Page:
Israeli prof. joins 40 activists sailing to Gaza
Move to break siege may meet with IDF resistance.
Like many Israelis in the summer months, Prof. Jeff Halper departed for Cyprus last week from Ben-Gurion International Airport. However, Halper, a veteran left-wing activist from Jerusalem, will not be returning by plane. This weekend, he and 40 other human rights activists will sail for the Gaza Strip, with the goal of breaking the siege Israel has imposed there.
Halper, a lecturer in anthropology and the chairman of the Israel Committee Against House Demolitions, is the only Jewish Israeli who will sail aboard the ship, Free Gaza.
After arriving in Cyprus, he met with activists from 17 countries around the world. They are now preparing for their departure at the University of Nicosia dorms. "Right now, we're holding discussions and training," Halper said on Tuesday. "We are presenting different scenarios of what might happen, and preparing ourselves for every situation. It is possible the navy will stop us and not allow us to enter. We have no idea how they'll do it, but we're organizing. If they catch us, we will resist passively."
It is still unclear how the Israel Defense Forces will react to the arrival of the two ships on the Gaza coast, but Halper is not worried. "All the participants on board are very experienced and determined people and they know why they're going in," he says. "The beauty of a non-violent activity is that we win, no matter what. If we break the siege, we win, and even if they arrest us, we win, because this will expose the face of the occupation and prove Israel is still an occupier in Gaza."
The trip is expected to last 24 hours. Before entering Gaza, the ship plans to anchor overnight on the border between international waters and Gaza's territorial waters. "We believe Israel will not be able to stop us there," he says.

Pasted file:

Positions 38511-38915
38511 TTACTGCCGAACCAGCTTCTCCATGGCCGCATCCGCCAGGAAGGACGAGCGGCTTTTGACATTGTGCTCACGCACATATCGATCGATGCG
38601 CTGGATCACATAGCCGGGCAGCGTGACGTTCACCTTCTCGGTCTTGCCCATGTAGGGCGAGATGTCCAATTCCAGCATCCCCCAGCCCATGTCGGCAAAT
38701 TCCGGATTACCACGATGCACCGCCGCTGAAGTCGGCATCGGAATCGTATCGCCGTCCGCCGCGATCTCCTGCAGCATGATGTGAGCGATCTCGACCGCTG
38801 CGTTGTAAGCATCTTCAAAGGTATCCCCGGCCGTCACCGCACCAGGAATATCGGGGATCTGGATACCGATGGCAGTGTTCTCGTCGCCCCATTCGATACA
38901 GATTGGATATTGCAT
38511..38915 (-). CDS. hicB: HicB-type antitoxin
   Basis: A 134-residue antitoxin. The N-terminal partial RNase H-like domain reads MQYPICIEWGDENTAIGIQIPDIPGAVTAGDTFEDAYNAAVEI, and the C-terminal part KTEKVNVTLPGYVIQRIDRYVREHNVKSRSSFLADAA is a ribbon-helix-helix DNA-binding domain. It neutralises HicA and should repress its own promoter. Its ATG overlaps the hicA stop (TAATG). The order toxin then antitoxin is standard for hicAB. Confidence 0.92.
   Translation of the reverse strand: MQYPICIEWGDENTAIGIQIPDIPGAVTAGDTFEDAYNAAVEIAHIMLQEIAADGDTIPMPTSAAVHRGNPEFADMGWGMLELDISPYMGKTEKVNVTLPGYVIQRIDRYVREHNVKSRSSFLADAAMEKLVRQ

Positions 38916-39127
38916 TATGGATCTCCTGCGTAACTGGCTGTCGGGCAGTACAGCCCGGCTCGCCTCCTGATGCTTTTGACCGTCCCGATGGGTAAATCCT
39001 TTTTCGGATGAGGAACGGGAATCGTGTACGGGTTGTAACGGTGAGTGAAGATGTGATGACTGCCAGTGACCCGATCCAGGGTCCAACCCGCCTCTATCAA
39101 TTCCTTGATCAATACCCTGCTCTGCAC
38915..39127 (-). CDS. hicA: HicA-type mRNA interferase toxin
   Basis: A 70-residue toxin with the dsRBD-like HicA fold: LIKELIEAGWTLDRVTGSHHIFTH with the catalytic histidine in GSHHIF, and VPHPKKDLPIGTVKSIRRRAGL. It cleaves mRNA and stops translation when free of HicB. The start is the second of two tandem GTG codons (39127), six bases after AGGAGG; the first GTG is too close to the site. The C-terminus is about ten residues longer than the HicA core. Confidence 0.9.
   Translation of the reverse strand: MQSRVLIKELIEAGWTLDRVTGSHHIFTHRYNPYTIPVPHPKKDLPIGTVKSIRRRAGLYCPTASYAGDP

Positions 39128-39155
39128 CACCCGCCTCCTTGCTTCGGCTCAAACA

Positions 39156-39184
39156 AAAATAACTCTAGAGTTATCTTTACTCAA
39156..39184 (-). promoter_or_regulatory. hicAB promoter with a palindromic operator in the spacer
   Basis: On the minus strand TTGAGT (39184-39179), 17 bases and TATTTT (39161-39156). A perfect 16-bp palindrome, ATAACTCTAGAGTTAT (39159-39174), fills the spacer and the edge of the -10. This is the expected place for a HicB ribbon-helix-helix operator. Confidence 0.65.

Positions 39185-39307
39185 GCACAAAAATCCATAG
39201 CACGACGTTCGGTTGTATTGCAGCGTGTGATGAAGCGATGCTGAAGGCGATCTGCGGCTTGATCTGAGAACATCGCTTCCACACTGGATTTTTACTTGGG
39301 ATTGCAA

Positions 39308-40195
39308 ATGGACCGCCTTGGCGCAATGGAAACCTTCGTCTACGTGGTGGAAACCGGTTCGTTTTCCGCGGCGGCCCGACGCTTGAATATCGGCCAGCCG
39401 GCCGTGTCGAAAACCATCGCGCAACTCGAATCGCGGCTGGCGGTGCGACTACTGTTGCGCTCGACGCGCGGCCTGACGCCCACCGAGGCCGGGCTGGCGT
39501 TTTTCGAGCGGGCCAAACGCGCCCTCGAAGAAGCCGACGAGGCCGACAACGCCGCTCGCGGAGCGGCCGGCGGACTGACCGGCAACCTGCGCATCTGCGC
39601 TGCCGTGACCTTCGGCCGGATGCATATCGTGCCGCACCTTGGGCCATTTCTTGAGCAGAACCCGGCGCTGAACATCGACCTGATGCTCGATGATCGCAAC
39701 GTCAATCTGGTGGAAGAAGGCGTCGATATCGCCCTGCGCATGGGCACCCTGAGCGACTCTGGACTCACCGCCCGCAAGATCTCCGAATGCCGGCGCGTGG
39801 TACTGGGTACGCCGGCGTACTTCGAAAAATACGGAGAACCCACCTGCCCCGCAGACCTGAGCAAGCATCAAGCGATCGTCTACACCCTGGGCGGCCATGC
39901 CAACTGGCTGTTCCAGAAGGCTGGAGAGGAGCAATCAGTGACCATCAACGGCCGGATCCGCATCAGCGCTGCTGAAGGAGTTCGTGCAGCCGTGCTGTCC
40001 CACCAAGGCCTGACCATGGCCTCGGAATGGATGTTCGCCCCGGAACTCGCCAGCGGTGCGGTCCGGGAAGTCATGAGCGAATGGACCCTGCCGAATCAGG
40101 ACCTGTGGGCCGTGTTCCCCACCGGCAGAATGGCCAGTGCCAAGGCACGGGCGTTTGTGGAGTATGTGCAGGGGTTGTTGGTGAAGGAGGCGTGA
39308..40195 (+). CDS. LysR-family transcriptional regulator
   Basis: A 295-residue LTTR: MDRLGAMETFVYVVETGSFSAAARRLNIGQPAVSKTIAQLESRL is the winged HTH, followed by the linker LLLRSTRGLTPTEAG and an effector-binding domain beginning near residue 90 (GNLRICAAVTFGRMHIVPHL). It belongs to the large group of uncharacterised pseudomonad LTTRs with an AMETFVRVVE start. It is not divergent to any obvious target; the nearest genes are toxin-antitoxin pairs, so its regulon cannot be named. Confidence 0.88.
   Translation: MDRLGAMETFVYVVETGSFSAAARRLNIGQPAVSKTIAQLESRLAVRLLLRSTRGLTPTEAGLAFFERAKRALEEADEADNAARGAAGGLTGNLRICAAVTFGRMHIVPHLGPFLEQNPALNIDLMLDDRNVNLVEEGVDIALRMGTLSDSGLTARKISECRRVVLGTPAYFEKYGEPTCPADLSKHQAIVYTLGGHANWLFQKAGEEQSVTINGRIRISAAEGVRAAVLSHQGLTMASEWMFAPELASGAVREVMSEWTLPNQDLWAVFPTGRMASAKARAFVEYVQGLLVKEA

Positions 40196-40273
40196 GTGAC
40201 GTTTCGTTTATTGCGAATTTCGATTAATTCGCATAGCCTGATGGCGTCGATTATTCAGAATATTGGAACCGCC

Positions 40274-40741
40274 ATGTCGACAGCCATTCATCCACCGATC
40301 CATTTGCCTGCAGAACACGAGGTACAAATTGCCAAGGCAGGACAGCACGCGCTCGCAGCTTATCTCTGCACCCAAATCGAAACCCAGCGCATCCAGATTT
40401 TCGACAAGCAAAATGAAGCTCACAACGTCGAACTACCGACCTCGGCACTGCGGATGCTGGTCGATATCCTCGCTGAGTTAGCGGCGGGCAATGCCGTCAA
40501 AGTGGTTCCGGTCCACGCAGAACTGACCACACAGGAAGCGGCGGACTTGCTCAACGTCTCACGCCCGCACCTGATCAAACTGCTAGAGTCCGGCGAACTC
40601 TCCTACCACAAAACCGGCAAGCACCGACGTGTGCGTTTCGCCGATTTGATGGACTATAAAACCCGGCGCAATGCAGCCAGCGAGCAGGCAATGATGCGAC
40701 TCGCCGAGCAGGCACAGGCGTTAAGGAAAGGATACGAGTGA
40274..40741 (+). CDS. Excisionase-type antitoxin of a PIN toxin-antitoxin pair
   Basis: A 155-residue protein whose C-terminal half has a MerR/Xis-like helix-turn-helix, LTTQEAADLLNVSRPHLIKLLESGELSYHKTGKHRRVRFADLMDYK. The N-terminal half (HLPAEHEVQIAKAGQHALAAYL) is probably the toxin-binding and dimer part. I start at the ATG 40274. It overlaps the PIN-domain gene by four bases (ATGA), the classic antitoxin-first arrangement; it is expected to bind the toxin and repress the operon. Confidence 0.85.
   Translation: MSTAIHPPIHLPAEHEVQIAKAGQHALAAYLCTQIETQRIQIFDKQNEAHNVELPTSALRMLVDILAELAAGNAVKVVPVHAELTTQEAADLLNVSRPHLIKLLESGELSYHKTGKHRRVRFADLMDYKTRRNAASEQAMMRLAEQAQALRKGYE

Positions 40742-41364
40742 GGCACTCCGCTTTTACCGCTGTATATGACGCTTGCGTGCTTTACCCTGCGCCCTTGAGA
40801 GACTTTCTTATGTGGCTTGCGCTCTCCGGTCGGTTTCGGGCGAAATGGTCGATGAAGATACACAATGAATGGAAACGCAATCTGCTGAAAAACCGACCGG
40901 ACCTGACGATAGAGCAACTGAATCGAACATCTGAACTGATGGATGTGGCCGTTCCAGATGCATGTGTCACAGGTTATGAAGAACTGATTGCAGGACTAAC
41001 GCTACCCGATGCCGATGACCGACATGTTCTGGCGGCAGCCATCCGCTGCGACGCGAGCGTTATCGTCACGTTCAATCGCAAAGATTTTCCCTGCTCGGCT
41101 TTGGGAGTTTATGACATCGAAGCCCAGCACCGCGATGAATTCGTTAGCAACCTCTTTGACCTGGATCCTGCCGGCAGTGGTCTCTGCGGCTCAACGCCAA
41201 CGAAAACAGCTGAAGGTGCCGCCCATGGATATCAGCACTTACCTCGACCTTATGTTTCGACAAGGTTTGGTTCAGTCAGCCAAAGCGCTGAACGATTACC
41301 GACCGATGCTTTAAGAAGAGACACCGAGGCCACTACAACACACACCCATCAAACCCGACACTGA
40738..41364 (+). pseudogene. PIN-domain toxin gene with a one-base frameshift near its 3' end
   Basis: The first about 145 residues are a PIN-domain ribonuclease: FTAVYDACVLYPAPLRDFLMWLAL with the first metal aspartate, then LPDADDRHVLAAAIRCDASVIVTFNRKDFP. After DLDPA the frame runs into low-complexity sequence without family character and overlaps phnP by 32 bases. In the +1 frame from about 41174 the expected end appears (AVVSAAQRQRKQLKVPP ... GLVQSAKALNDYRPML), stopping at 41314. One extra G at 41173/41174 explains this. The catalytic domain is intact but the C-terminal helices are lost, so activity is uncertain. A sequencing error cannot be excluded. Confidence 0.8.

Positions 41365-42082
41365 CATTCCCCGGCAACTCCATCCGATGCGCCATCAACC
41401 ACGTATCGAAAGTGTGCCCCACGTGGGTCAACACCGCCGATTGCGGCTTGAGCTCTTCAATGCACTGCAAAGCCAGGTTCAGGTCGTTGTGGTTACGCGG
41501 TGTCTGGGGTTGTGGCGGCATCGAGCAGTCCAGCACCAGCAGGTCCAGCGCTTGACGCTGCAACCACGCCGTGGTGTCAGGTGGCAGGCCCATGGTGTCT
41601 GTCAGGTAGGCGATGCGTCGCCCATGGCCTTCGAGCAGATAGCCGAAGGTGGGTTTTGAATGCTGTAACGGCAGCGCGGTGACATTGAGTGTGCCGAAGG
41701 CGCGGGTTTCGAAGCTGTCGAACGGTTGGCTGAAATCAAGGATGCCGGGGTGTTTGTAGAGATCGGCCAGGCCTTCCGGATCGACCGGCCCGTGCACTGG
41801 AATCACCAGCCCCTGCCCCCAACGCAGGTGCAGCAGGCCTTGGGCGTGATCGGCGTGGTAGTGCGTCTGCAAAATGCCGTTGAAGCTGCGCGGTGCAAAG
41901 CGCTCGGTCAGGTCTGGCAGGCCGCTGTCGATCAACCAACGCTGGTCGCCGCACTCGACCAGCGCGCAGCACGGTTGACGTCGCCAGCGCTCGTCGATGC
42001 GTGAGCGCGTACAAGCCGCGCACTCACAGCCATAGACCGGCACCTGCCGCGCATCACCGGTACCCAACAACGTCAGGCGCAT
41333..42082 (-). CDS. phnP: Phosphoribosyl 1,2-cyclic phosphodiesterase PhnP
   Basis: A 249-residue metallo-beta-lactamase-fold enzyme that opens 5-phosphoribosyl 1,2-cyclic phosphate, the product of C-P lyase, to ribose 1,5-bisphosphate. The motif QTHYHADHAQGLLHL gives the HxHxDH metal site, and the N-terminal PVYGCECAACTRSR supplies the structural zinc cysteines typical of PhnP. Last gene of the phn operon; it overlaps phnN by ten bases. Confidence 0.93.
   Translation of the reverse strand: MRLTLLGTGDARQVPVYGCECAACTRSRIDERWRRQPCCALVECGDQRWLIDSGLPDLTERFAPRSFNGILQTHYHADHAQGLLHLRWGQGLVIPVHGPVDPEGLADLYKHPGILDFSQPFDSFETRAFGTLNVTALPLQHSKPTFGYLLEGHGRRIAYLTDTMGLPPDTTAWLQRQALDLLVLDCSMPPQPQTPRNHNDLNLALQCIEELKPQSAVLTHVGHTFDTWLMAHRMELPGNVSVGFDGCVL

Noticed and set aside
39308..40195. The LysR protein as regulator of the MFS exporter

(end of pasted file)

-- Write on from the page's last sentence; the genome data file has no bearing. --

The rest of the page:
Halper, 62, immigrated to Israel from the United States in 1973 because of his opposition to the Vietnam War. In 1997, he set up the Israel Committee Against House Demolitions - an organization that works to block the IDF's activities in the territories in general and the demolition of Palestinian homes in particular. Over the years, he has participated in numerous protest activities against Israeli policies and was, among other things, one of the supporters of the academic boycott against Israel.
Nevertheless, in participating in the journey to Gaza, he emphasizes he is an Israeli. "I see this is as a mission, also as an Israeli who is saying that the occupation is destroying all of us. We hoped that more Israelis from the peace movements would come," he says.
Doesn't he feel a need to show solidarity with the residents of Sderot and the areas around Gaza, who suffer from Qassam rockets fired from the Gaza Strip?
"There is no coming to terms with Palestinians' attacks on civilian populations in Sderot," he says but stresses that Sderot residents are also victims of the Israeli occupation. "The residents of Sderot have more in common with the Palestinians than they have with the people of Tel Aviv, who go to the beach and live the good life."
Halper also calls for the release of Gilad Shalit. "I hope I don't join him," he says jokingly, but adds he is not worried about entering the Gaza Strip. "I asked the Palestinian organizations that invited us if they were interested in having an Israeli aboard the ship. They told me: 'Come. You're our guest.' I've been traveling freely around the territories for years. I know that if you come in peace, there is nothing to worry about. I'm more worried about the Israeli army's response."
In any event, Halper does not even hope to return to Jerusalem via Gaza. "I know there's no way," he says. "I'll have to go back to Cyprus and fly from there. Then we'll see whether they arrest me when I arrive in Israel."
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